And if there are to be harsher fines for cyclists, likewise, there should be stricter fines for motorists as well. It should really be both ways.
"Addressing cycling as a mode of transport, Dr Ibrahim said that while the Government will provide infrastructure for cyclists, Singaporeans are still encouraged to use the buses and MRT as the primary mode of transport."
I'm not sure why this should be mentioned at all. Can't help but get the impression that it's not a whole hearted effort to make cycling feasible, convenient and most importantly, safe for everyone.

In a nutshell, while infrastructure helps, the root problem lies within the mindset of road users who aren't willing to share the road. The best way to tackle this is via education, though this will take time. Until this is tackled, I'd say that we're still a long way from making Singapore a better place for cycling. Nevertheless, slow progress is better than no progress and at least there is some talk now.

Keep safe and ride on everyone.

Sunday, 9 September 2012

Old is Gold

We attended a party for the launch of a vintage car showroom at McGuinness Classics Inc, Paraparaumu last evening.

I've always had the utmost respect for people with the knack for restoration. One man's scrap is another man's gold. Restoration is a form of art, one which may have been lost in today's fast moving advancing world, where many may prefer to buy new rather than fix old.

When we first arrived, we were greeted by a mega showroom of restored vintage vehicles. You don't have to live or breathe cars to be mesmerized by the beautiful cars on display that night.

Chevrolet 210 1957

Dutton Roadster 1985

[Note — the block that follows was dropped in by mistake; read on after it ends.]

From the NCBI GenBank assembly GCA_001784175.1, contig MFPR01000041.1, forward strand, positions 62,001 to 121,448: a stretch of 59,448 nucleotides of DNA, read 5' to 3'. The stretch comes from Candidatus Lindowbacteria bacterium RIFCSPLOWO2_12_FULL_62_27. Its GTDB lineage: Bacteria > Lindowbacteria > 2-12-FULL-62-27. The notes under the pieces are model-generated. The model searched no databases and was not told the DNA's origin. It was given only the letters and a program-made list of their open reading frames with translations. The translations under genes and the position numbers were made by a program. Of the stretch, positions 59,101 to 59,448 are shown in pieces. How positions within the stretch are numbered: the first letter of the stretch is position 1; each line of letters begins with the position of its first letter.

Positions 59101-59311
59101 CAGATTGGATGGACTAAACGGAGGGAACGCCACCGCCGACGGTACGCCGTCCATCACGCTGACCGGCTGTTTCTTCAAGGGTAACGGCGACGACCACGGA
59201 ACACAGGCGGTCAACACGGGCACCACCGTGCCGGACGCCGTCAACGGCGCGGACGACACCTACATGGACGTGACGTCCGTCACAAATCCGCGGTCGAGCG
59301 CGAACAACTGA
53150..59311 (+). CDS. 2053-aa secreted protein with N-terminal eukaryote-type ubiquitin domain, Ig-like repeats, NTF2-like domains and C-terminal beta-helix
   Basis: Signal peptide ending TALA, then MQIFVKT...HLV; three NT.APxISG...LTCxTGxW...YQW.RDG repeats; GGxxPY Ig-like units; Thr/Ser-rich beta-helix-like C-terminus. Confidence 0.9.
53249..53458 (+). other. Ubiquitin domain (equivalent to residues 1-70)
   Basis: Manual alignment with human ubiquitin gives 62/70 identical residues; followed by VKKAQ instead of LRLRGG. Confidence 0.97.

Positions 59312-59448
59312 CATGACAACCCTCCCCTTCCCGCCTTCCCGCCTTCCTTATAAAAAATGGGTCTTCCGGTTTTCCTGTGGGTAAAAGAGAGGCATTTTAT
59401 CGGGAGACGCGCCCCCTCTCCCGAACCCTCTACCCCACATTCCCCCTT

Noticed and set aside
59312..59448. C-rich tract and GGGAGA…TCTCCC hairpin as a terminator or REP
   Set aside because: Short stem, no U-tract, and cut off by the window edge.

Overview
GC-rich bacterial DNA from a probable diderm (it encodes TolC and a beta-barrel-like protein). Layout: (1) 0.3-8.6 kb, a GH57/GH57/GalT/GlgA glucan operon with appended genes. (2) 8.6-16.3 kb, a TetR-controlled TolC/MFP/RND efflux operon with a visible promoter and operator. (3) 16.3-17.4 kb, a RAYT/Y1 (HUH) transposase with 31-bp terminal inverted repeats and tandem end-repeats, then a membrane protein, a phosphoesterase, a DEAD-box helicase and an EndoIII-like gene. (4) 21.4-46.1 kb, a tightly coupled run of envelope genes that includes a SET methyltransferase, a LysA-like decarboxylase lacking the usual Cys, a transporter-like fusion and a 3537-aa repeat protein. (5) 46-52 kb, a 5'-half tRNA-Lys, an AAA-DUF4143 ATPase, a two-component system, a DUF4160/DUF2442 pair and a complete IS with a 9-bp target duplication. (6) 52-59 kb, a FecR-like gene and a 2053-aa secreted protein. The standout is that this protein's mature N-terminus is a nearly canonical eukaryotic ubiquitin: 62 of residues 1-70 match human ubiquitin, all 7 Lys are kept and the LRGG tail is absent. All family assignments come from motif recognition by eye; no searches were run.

Jaguar XJS 1987

Porsche 944 1983

This three wheeler caught our attention when it was started midway through the party and a massive roar was sent through the hall. 

Three wheeler with a motorcycle engine.

The Cadillac was one of our favorites. It was gorgeous and swanky, yet chic at the same time!




Plus you got to love the classic red leather.

Classic look

There was a nice truck on display too. Nice Tiffany blue.

Nice truck, nice colour

With the whole atmosphere and number of cars on display, I have to admit that there were moments when The Transformers tune seeped into my mind. I'm sure you can imagine how the cars might just come into life right?
Massive showroom with a huge collection of vintage cars.

It was a night of great music too. I always find it amazing how random individuals can come together, with different instruments, start jamming, unrehearsed and yet produce such fine music. Definitely a gift. 

This ensemble caught our attention with their interesting array of instruments, some of which were hand made out of recycled items like kitchen utensils and used glass containers.

There are plans to perform at the premiere of The Hobbit and we can understand why. Their "mystical " instrumental style of music will totally fit with The Hobbit.
Interesting array of instruments producing one sweet tune

It was our first time in a room with so many spectacular cars. It was an eye opener and we had good fun. Only pity was that there weren't any vintage bikes!